Editorial Views  |   August 2017
Measuring Perioperative Mortality: The Key to Improvement
Author Notes
  • From the Great Ormond Street Hospital National Health Service Foundation Trust, University College London Great Ormond Street Institute of Child Health, London, United Kingdom (I.A.W.); and Lifebox Foundation, London, United Kingdom (I.H.W.).
  • Corresponding article on page 250.
    Corresponding article on page 250.×
  • Accepted for publication February 27, 2017.
    Accepted for publication February 27, 2017.×
  • Address correspondence to Dr. Walker: isabeau.walker@gosh.nhs.uk
Article Information
Editorial Views / Airway Management / Critical Care / Infectious Disease / Neurosurgical Anesthesia / Obstetric Anesthesia / Patient Safety / Respiratory System / Technology / Equipment / Monitoring / Quality Improvement
Editorial Views   |   August 2017
Measuring Perioperative Mortality: The Key to Improvement
Anesthesiology 8 2017, Vol.127, 215-216. doi:10.1097/ALN.0000000000001714
Anesthesiology 8 2017, Vol.127, 215-216. doi:10.1097/ALN.0000000000001714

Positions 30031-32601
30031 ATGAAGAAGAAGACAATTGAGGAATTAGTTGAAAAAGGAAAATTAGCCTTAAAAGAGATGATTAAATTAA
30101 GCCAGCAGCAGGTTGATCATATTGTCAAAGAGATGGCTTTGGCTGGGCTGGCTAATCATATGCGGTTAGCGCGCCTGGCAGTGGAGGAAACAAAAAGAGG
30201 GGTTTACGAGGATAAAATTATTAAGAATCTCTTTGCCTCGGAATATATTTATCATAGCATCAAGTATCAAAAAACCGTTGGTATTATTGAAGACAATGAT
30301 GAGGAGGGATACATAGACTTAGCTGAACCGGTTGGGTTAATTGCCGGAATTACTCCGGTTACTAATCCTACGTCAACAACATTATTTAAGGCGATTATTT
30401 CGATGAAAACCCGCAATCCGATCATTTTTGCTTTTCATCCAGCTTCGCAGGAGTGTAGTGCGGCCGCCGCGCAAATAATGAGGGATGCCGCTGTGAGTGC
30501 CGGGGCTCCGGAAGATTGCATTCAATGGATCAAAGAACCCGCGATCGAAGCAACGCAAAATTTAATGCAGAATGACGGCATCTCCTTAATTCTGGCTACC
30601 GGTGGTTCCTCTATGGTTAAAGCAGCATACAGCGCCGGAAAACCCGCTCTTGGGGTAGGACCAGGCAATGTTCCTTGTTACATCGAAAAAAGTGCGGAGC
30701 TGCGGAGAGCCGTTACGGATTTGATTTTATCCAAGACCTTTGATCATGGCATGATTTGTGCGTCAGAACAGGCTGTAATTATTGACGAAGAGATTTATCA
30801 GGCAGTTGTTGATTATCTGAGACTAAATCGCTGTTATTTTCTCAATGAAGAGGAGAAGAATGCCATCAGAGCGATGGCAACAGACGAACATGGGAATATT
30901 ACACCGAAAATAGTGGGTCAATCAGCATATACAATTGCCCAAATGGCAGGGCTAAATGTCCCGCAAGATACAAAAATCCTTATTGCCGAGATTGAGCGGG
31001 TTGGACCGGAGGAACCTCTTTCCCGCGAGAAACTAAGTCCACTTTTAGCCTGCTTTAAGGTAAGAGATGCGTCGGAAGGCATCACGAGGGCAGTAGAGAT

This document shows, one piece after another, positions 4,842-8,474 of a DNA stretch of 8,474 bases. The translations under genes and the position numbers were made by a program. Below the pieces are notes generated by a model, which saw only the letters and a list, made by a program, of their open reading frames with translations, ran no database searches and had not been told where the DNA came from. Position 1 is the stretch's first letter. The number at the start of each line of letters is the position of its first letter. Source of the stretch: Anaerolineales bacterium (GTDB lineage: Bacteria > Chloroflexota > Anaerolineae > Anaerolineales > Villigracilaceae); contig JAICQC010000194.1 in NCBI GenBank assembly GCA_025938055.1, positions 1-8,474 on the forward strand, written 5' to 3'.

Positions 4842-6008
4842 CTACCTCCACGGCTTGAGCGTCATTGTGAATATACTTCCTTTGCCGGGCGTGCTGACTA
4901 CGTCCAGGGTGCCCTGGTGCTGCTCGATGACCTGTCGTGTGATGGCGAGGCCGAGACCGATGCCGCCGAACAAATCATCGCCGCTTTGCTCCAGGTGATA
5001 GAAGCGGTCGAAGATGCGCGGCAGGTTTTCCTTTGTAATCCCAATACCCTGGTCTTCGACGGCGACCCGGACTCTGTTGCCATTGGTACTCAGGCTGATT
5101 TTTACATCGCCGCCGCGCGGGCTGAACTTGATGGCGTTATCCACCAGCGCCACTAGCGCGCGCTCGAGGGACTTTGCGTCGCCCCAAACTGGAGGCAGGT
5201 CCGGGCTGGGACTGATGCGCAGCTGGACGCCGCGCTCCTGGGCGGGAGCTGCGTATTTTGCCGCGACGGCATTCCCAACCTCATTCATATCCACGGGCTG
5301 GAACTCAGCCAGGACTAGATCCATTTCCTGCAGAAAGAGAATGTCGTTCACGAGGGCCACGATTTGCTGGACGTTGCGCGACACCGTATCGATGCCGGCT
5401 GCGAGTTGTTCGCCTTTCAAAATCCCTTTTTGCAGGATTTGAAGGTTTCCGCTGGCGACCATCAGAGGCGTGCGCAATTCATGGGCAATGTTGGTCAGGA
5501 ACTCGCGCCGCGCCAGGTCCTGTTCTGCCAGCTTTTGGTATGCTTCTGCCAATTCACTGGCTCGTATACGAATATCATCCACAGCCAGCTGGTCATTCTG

JOHN Snow was one of the founding fathers of anesthesia in the late nineteenth century and a pioneering epidemiologist. He recorded the details of more than 5,000 anesthetics during more than 12 yr of practice and stressed the importance of accurate drug administration and patient monitoring.1  In 1949, Mackintosh2  published an analysis of anesthetic deaths and discussed common lessons learned, such as safe positioning of unconscious patients, the appropriate use of thiopentone, and the dangers of cylinder misconnections. He encouraged the investigation of perioperative deaths as a means to improve anesthesia safety. In the modern era, Lunn and Devlin3  worked together as anesthesiologist and surgeon to examine the whole patient journey, recognizing that factors in anesthesia, surgery, and perioperative care required consideration if improvements in outcomes were to be made. Eichorn4  gathered data that supported mandatory standards for anesthetic monitoring, the basis of the American Society of Anesthesiologists standards and guidelines today.5  A recent meta-analysis and systematic review of perioperative mortality and anesthesia-related deaths shows the positive impact of safety interventions over the past 80 yr.6  However, this article also suggests that improvements have not been matched in poorer parts of the world. Indeed, in countries with a low human development index (defined by life expectancy, education, and per capita income indicators), anesthesia mortality has remained unchanged since the 1950s.7  It is particularly refreshing therefore to read the work of Sileshi et al.8  in this edition of Anesthesiology and their demonstration that it is possible to gather high-quality outcome data to improve anesthesia services in a middle-income country.
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